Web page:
Moving to Germany with a criminal record

I will be getting married to my German girlfriend in January. She is currently still living in Germany. I am an American Citizen. I would like to get married in Germany and move there. However, there is a problem that I have. I have 2 felony records. the first was 18 years ago, the second was 12 years ago. My first charge, i did not have to serve any time. I was given 5 years probation. I completed that with no problems. I then got another charge, which was my stupidity. I, stupidly, thought that once my probation was over, I could possess a firearm again. I just wanted to go hunting again with some friends. However, this was not the case. I was arrested for possession of a firearm by a convicted felon. this gave me a 4 year sentence which i served. I have been out for 7 years now and have not been in any more trouble. I know I cannot get any legal advise here, but want to get some general answers and responses. maybe if someone else has been in this situation.
I read that if you were convicted of a Public Order crime, drug charge or human trafficking, that you will be denied. But these are the only charges that I have read that could deny a residence permit. Is this true? Neither of my charges were Public order, drug or human trafficking.
Will I still be able to get a residence permit through Family Reunification being that I will be marrying a German Citizen?
I have read on these forums of similar questions on moving to Germany with a Criminal record, but all were saying that they cannot check criminal databases outside the EU or as long as your crime isn't in the INTERPOL or international database.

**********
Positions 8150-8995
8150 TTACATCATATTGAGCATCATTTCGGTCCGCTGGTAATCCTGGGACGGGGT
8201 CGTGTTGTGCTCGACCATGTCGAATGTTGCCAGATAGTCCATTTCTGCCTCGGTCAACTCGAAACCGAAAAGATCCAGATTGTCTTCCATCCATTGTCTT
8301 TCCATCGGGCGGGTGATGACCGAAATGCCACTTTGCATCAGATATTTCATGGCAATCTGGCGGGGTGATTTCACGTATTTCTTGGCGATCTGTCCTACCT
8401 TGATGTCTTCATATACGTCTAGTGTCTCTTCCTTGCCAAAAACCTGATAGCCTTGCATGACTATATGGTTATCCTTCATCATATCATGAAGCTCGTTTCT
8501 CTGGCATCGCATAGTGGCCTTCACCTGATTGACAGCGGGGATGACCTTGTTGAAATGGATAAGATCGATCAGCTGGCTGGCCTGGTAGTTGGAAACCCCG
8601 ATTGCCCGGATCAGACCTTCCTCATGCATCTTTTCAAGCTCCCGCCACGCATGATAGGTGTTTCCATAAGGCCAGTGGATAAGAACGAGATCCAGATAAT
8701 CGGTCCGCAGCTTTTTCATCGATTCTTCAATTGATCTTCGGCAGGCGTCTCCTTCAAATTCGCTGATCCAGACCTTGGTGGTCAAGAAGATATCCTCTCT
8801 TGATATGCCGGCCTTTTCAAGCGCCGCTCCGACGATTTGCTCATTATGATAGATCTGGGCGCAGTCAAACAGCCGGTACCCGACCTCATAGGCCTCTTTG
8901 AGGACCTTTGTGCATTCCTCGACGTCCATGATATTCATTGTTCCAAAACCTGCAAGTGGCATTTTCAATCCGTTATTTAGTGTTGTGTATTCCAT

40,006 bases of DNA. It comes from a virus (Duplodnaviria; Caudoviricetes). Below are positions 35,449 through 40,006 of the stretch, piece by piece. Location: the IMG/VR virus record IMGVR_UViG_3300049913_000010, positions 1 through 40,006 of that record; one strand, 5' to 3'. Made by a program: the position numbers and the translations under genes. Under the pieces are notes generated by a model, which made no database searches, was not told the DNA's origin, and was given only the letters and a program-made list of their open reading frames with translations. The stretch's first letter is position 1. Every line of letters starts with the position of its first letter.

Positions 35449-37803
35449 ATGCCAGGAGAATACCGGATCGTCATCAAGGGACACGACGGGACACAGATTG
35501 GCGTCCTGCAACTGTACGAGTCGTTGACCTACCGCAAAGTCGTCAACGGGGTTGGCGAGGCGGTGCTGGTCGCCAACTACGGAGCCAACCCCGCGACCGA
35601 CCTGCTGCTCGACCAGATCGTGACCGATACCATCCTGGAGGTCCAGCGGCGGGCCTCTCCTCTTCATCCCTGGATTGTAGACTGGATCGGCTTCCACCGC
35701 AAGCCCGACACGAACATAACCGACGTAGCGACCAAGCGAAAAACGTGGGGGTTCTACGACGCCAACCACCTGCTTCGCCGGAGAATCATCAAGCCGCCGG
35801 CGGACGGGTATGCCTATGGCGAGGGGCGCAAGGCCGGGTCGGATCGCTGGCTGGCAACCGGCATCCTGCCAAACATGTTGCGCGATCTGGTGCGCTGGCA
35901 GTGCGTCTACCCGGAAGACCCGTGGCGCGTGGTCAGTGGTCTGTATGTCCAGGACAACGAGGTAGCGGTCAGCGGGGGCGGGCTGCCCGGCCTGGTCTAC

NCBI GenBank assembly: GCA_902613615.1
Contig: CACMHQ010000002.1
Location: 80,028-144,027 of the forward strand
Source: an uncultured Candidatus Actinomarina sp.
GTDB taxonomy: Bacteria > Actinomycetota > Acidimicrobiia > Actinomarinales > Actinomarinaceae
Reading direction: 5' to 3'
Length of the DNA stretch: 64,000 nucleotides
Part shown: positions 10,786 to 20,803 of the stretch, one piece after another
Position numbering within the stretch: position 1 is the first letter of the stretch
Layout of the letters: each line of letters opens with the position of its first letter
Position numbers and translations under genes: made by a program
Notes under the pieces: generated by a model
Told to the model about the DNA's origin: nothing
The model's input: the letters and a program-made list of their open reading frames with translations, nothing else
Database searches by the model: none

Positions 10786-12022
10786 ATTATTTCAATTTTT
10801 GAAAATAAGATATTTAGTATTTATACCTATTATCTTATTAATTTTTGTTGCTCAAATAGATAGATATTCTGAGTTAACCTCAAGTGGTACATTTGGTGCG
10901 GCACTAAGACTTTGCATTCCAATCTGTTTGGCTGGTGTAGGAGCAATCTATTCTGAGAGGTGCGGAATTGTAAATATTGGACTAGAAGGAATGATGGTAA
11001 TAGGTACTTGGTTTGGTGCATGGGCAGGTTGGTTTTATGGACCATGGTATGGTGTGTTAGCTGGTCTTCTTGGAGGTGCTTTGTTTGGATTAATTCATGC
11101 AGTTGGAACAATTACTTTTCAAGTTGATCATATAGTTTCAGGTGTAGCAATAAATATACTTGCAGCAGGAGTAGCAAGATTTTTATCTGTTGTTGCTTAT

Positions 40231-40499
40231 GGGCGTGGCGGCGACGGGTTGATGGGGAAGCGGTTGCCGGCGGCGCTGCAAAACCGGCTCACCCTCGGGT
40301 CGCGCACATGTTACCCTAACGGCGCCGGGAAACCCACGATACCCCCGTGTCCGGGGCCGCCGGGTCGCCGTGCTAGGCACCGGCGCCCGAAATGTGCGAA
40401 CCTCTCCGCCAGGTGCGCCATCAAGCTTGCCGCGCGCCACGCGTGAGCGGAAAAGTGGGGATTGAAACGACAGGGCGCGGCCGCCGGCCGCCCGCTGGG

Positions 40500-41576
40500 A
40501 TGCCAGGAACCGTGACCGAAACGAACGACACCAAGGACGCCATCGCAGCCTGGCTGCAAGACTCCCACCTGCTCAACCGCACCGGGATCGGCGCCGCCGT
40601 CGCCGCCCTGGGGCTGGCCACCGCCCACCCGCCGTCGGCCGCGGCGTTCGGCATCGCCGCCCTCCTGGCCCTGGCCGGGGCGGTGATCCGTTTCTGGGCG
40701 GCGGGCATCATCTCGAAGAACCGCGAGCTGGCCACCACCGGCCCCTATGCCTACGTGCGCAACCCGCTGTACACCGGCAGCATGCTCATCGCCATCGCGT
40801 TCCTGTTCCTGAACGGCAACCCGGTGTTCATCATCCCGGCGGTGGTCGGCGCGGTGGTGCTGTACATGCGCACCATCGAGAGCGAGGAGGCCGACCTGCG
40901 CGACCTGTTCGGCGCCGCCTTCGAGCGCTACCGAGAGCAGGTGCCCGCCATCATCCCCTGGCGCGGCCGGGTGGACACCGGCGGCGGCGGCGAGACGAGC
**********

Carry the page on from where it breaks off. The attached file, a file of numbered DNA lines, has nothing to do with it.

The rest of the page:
But my rebuttal to that is, that on EVERY Visa/Residence application, there is a field that asks if you have ever been convicted of a crime. This refers to ANY country. Even if they might not be able to see my charge if they run it through their systems, It could be likely that one day, they would be able to find out and that would make my answer on the application a lie and i would be deported and possibly banned from the EU all together.
So my question is if anyone has come across this situation or have heard of anyone coming across this situation and if I will be able to get a residence permit through marriage even with my criminal history?
should I just lie on the application?

You should not lie on the application. You will be found out. If so then you will be in deep trouble.

You have to report any record. To lie can have serious consequences. The thing is that laws differ in different countries. What might be a felony in one might be legal in another or not seen so seriously. That is what they want to know and decide depending on the details of the case.

I can't say for sure but to think that they can't find out seems naive. So it could be that if you give in the information it might still go well for you but having the same offense found out after you didn't report it can mean you will be denied entry. And Germany takes weapon offenses serious. That one violates such US laws which are known to be much laxer sounds very problematic.

For myself; I would not want to spend the rest of my life looking over my shoulder. If you ever have a conflict with the law in Germany then you would be at risk of being discovered. Or say after some years you would normally be eligible for unlimited residency but a background check for a criminal record will be standard. So it s not like you will ever be truly safe from being discovered  if you lie about it.